The Board of Appeal at the European Patent Office (EPO) hearing the opposition appeal case on The Broad Institute's CRISPR patent EP2771468 has dismissed the appeal and upheld the decision of the first instance opposition division to revoke the patent in its entirety.
CRISPR is a genome editing technique that has been hailed as the biggest biotech breakthrough of the century. The CRISPR/Cas9 system promises a precise, relatively simple and versatile method for editing DNA. Investment in this technology has been huge since it potentially has wide applicability in the lab and may even have a role in eradicating genetic disorders in humans and other animals.
The question of who owns and can control the use of the CRISPR/Cas9 system is consequently of pressing importance and is under intense debate. It is claimed to have been developed independently by two separate research groups – both of which sought patent protection and published data from their work creating a complex IP situation, as the patent filing and article publication dates are closely interweaved. It is difficult for anyone wanting to use this technology to know who to seek a licence from.
Multiple oppositions were filed against EP2771468 co-owned by The Broad Institute, Inc., Massachusetts Institute of Technology, and the President and Fellows of Harvard College. The conclusion of the opposition was that the patent was revoked for lack of novelty after it was determined that the Applicants were not entitled to claim priority from the earliest of their claimed priority dates and so intervening prior art was citable.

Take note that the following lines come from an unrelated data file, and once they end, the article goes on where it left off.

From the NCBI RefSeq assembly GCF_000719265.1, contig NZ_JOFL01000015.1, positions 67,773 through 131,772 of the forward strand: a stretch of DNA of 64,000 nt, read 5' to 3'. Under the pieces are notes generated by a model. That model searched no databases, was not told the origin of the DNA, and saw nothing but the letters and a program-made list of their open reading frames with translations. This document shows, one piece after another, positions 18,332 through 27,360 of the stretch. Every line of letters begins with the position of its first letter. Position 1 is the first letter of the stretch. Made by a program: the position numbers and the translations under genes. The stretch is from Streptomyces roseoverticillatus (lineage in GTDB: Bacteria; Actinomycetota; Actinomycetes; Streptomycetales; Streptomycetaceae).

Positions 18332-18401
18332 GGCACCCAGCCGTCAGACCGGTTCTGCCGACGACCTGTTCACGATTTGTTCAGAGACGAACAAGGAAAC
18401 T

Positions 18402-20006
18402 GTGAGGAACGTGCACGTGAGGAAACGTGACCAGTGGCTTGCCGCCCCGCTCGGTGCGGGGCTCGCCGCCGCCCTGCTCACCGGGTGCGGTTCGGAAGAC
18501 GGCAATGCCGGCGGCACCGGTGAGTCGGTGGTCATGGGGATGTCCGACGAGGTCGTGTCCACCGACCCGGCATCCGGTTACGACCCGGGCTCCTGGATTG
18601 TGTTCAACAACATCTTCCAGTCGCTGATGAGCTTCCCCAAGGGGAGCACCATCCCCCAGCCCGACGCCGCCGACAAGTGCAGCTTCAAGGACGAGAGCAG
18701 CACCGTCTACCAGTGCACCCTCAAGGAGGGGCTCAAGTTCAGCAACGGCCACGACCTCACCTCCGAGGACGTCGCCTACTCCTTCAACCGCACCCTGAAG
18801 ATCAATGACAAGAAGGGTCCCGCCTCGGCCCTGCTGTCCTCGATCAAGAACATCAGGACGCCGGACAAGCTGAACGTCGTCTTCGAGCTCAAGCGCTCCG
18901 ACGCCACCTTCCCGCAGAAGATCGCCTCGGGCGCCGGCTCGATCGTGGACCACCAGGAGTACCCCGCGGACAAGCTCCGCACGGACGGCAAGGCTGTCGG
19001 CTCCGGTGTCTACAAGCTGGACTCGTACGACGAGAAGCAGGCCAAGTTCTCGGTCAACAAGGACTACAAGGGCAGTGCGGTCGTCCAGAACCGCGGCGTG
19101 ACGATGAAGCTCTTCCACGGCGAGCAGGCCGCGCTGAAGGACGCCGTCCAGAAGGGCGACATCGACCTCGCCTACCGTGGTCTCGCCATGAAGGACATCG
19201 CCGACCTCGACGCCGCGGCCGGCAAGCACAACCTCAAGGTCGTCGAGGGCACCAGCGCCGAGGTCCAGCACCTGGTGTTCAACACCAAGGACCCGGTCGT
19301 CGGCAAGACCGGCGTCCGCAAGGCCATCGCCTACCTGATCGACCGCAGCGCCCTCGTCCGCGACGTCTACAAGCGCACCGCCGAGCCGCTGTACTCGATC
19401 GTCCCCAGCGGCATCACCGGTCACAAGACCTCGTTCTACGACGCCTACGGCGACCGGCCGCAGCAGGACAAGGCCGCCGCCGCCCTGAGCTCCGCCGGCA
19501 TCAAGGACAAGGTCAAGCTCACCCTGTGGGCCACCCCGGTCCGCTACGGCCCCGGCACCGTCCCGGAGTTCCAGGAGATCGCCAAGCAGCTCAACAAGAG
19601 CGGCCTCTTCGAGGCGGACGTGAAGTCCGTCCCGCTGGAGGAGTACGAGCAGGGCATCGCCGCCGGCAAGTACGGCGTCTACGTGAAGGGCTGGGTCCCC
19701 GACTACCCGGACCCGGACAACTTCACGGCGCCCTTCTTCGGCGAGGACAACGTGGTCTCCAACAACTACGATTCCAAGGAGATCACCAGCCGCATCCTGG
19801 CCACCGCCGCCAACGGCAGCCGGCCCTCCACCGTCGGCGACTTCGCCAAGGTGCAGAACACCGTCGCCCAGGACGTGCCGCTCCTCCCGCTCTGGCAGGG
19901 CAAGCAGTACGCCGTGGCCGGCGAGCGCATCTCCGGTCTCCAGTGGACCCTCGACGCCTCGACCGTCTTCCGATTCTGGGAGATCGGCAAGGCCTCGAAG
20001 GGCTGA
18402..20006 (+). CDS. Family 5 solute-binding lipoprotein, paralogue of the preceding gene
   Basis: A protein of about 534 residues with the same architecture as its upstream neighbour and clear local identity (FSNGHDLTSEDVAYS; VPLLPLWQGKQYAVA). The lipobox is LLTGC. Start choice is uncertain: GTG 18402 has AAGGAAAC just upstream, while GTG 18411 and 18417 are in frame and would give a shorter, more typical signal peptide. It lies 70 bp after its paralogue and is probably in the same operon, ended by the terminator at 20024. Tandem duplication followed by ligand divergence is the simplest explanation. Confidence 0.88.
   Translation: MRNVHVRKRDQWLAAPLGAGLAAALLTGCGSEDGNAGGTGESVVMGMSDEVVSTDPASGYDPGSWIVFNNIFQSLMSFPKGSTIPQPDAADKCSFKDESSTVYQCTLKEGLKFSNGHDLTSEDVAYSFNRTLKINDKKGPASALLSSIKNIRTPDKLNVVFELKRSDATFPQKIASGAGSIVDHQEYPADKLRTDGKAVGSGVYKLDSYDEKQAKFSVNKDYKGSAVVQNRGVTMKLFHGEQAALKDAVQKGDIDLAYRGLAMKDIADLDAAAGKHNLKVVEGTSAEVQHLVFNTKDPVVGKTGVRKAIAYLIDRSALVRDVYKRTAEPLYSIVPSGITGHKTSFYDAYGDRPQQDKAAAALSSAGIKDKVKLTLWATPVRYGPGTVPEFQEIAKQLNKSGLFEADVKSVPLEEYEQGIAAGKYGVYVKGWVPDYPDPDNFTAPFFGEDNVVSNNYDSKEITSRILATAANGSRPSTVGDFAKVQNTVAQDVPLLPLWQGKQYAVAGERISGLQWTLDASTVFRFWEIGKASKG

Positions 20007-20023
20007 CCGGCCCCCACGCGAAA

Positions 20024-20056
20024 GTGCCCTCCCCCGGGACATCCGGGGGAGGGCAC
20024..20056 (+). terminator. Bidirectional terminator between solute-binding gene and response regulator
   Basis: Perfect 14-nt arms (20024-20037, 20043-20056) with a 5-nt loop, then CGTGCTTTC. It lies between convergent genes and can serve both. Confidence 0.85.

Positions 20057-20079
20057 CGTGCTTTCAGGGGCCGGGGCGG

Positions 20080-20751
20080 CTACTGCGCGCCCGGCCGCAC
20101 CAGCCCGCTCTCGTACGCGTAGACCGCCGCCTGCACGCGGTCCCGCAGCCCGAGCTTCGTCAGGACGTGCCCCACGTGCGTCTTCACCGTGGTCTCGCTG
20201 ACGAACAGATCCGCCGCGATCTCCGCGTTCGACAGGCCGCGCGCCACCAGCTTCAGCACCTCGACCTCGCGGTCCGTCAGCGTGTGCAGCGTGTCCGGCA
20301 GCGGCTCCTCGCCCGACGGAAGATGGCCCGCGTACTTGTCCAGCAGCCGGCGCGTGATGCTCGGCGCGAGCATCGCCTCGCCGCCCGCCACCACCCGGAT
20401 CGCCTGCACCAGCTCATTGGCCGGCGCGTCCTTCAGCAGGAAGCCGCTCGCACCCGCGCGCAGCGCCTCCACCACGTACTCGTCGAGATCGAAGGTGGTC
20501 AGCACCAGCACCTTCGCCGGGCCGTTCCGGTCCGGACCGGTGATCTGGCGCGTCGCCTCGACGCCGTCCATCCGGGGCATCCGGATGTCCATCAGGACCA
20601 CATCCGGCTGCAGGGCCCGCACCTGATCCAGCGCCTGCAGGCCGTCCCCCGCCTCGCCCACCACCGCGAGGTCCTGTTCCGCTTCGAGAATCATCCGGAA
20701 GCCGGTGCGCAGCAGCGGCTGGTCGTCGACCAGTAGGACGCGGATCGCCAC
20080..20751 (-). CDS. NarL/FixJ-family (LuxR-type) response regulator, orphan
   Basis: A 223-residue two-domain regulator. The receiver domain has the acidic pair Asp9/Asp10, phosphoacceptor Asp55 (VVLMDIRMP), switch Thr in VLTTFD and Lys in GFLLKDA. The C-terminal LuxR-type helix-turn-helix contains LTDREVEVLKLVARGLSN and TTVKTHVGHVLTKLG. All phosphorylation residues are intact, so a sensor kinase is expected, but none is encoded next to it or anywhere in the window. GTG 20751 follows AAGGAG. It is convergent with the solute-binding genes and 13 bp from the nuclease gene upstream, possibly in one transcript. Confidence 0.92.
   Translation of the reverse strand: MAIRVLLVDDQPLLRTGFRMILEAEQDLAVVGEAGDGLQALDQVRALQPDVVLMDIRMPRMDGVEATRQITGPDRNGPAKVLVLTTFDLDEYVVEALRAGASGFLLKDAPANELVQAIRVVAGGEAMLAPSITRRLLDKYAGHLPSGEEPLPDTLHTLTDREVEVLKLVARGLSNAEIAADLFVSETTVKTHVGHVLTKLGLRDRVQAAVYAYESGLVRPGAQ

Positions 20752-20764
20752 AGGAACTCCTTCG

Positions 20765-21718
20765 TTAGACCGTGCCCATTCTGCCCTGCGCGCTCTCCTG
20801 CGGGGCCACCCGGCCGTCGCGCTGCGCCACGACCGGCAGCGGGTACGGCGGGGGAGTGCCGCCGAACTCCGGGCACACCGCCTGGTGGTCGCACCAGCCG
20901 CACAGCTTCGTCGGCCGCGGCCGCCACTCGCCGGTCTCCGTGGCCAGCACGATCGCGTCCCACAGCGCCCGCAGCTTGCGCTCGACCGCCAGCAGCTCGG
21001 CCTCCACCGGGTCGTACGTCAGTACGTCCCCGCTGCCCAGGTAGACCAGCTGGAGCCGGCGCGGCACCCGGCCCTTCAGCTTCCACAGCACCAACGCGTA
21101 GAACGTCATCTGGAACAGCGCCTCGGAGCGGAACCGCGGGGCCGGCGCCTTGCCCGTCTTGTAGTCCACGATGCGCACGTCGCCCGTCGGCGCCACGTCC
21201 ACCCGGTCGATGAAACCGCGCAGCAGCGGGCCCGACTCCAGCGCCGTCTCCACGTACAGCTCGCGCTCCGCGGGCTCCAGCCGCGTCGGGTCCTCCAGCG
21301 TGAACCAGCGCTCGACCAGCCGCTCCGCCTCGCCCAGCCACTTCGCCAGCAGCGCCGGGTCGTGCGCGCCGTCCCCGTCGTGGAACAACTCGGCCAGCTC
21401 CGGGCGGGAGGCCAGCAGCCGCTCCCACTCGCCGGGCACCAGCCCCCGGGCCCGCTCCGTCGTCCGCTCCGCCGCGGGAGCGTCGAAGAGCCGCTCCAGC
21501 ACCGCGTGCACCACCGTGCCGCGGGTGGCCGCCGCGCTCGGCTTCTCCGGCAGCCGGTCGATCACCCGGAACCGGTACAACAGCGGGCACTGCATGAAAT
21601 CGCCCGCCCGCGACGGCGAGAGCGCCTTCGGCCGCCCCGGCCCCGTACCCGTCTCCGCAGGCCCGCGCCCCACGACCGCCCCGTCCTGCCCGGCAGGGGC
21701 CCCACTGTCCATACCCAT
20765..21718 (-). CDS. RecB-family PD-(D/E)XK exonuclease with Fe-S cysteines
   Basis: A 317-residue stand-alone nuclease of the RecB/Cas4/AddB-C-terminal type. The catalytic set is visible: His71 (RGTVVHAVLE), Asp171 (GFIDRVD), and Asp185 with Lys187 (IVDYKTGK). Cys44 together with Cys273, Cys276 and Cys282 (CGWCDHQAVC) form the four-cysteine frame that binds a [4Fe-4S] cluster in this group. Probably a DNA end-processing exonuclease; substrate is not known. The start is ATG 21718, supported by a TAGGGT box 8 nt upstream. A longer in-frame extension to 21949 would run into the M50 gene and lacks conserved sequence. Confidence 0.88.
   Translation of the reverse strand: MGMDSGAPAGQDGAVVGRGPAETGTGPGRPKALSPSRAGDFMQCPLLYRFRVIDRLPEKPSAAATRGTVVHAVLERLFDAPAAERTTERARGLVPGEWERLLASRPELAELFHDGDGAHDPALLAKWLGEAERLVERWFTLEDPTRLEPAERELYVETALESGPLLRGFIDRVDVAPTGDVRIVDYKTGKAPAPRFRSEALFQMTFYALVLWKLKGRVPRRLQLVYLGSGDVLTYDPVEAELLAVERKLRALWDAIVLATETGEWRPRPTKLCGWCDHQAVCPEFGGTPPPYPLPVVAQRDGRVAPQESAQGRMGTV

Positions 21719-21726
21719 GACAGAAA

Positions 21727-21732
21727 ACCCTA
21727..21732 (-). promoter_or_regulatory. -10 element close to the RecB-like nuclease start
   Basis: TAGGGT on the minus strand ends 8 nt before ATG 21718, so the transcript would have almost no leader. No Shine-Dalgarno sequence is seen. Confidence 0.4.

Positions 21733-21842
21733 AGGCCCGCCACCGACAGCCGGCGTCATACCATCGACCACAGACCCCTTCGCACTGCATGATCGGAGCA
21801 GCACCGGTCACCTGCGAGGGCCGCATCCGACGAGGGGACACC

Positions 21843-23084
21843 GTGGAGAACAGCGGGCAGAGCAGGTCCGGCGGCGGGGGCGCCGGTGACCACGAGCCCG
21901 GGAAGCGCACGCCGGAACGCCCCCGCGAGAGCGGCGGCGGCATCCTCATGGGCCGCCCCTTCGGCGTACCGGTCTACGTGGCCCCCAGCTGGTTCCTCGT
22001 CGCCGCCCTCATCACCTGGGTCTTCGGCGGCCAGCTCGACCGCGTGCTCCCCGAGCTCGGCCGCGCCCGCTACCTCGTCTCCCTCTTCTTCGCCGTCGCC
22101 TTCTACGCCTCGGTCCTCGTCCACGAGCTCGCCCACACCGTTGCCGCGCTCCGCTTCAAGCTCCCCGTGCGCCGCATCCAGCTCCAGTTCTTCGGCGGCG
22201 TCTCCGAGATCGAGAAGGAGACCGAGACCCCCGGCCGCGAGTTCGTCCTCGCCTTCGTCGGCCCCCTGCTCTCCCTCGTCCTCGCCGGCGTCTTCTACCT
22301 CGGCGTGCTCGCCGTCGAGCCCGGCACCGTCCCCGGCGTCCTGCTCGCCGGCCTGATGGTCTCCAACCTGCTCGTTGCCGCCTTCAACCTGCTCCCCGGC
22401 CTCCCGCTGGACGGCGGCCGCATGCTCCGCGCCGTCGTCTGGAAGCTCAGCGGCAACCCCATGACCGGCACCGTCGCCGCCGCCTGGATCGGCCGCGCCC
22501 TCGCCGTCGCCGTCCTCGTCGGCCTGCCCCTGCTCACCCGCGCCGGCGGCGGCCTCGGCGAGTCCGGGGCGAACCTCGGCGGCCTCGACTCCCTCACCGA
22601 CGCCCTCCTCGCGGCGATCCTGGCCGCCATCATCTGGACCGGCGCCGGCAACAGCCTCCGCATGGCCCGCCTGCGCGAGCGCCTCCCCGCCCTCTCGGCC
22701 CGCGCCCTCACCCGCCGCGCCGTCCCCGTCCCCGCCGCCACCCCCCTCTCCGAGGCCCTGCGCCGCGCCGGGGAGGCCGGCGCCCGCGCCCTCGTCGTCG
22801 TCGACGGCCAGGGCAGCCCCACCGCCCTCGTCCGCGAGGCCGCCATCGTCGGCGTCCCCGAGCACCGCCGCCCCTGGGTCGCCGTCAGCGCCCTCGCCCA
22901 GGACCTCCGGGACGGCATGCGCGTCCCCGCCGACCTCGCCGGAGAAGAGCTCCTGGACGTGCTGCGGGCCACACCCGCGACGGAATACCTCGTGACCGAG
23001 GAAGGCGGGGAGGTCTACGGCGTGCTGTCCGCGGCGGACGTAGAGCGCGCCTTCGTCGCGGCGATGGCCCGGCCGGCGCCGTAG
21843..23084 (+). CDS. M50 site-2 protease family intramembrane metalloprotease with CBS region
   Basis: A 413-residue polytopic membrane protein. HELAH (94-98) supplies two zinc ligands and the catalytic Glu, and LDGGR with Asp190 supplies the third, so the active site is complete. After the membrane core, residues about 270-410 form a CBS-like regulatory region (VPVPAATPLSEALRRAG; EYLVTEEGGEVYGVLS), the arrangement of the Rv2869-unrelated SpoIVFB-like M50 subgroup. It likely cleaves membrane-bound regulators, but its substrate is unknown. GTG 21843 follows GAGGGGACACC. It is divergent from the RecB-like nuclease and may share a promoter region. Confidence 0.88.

The appeal proceedings have been heavily focused on how to correctly claim priority when there are multiple applicants named on priority applications but not all of them, or not all of their successors in title, are named as applicants on the priority claiming application.
The Board of Appeal initially indicated that they intended to refer three questions to the Enlarged Board of Appeal (leading to some "fake news" reporting that a referral had been made). However, in an interesting turn of events, the Opponents were able to convince the Board of Appeal that it was unnecessary to refer any questions to the Enlarged Board because their questions could be answered by the existing body of EPO case law. Therefore, the Board of Appeal upheld the decision of the first instance Opposition division that the patent is not entitled to its earliest priority dates, lacks novelty over intervening prior art, and thus is revoked.
Despite the excitement around this high-profile case, the decision is not particularly surprising since it follows well-established EPO case law. Nevertheless, it serves as a reminder of the importance of getting priority formalities correct at the outset, before any priority-claiming applications are filed.
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